The booming popularity of play on smartphones or tablet computers in a
realm once dominated by videogame consoles was a hot theme at the major
Game Developers Conference that ended San Francisco Friday.
Seminars, talks and
panels ran the gamut from how to get smartphone games noticed in the
growing sea of "apps" to behind-the-scenes looks at the creation of
blockbusters tailored for consoles or personal computers.
seeing this massive cornucopia of games now," Tech Savvy videogame
analyst Scott Steinberg said on the final day of the weeklong GDC.
"There is an explosion in the type and variety of games and a tremendous number of ways to play."
power of small studios and independent developers has risen along with
demand for fresh and entertaining games to play on mobile devices or
online as services in the Internet "cloud."
new-generation consoles from Microsoft and Sony are expected to be
released this year, reviving interest in immersive blockbuster titles
while ramping up connections to content streamed online.
tracker ABI Research said that successful launches of new Xbox and
PlayStation models later this year could get console sales growing again
after years of decline.
"Mobile gaming has certainly diminished
the opportunities for console manufacturers in the casual game market
and this has impacted Nintendo the hardest," said ABI analyst Sam Rosen.
evolving business models and added competition have also created
additional pricing pressures that encourage price cuts sooner than
manufacturers would like."
ABI said that Nintendo's
freshly-released Wii U console has faced a "challenging market" since
the Japanese firm shipped nearly three million units during the holiday
season at the end of last year.
Microsoft, Sony and Nintendo,
along with established videogame titans, wooed developers at GDC while
independent mobile game makers shared tips on how navigate the expanding
world of play.
Games remain the most popular applications downloaded to mobile devices.
games are "absolutely vital" to the success of smartphones or tablets
and have expanded the range of players, Windows Phone senior marketing
manager Casey McGee said while at GDC to promote the software giant's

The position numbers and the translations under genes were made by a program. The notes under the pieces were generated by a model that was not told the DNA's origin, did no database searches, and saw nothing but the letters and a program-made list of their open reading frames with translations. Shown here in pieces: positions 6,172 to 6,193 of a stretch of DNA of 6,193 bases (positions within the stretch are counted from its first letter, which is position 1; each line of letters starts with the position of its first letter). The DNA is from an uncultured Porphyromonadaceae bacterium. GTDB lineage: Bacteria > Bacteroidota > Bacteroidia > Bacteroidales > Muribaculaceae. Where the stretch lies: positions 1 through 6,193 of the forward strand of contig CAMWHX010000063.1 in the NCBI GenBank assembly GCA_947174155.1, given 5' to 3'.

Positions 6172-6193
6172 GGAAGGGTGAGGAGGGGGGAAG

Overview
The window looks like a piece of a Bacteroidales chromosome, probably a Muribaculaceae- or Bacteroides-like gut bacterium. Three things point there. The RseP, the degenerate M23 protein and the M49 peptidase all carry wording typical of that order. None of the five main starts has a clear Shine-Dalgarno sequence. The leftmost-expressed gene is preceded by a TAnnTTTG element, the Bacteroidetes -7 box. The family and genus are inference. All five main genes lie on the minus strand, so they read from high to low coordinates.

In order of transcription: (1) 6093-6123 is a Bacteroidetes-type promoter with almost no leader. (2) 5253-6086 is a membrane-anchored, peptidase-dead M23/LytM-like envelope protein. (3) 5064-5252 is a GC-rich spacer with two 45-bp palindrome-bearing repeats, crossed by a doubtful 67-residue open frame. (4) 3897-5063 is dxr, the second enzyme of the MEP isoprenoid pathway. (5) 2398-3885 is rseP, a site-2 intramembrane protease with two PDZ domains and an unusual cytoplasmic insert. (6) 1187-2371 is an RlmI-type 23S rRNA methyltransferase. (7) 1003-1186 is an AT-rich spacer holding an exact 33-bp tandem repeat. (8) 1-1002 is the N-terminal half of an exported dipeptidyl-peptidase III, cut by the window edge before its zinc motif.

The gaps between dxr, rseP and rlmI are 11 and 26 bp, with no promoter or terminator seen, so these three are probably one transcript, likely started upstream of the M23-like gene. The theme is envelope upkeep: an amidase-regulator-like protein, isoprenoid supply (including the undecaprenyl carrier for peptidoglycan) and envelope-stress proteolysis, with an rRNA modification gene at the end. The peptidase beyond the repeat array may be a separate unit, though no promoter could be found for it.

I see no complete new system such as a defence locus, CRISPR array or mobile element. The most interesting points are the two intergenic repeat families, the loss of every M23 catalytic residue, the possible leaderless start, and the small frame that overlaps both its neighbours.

McGee contended that players are demanding games
that can be played in small doses on the move as well as titles to enjoy
at home on consoles when time provides.
"It is like books and
magazines," McGee told AFP. "You want some really thoughtful, deep
campaign games that are like books; you read them cover to cover and
sometimes go back and read them again.
"Then, there are also
magazines," he continued. "Things you love for an hour, maybe you love
for a week, but they turn over more. That is where you see a lot of
independent games and more casual games come into play."
In Motion began courting app makers long before the new BlackBerry
smartphone platform launched in January, vice president of global
alliances Martyn Mallick said at GDC.
"Sometimes there is a
misperception that the business user doesn't want to have fun," Mallick
told AFP while discussing the effort to win game developers to the BB10
"That is completely false; business users love to play games."
Games are an "absolutely critical" part of a smartphone platform, he noted.
that make chips powering smartphones or tablets have been busy boosting
processing and graphics capabilities with mobile games in mind.
Qualcomm and rivals Nvidia, and ARM each staked out places on the GDC show floor.
Qualcomm chip due out this year promised to deliver
ultra-high-definition video along with surround sound for games on
"We see a lot of opportunity in the ecosystem for gaming," said Qualcomm senior director of marketing Michelle Leyden Li.
know a lot of folks who became gamers when they got a smartphone; we
see this trend developing," she noted. "Consoles will stay. We are
making gamers out of people who were not gamers before."
videogame giants including Electronic Arts and Ubisoft have weighed into
the booming world of free-to-play mobile or social network games
supported by ads or sales of virtual items.
"There is a ton of
games out there, on every system and device, and people are more
empowered than ever to make them," Steinberg said. "The hard part is
going to be finding the diamond in the rough."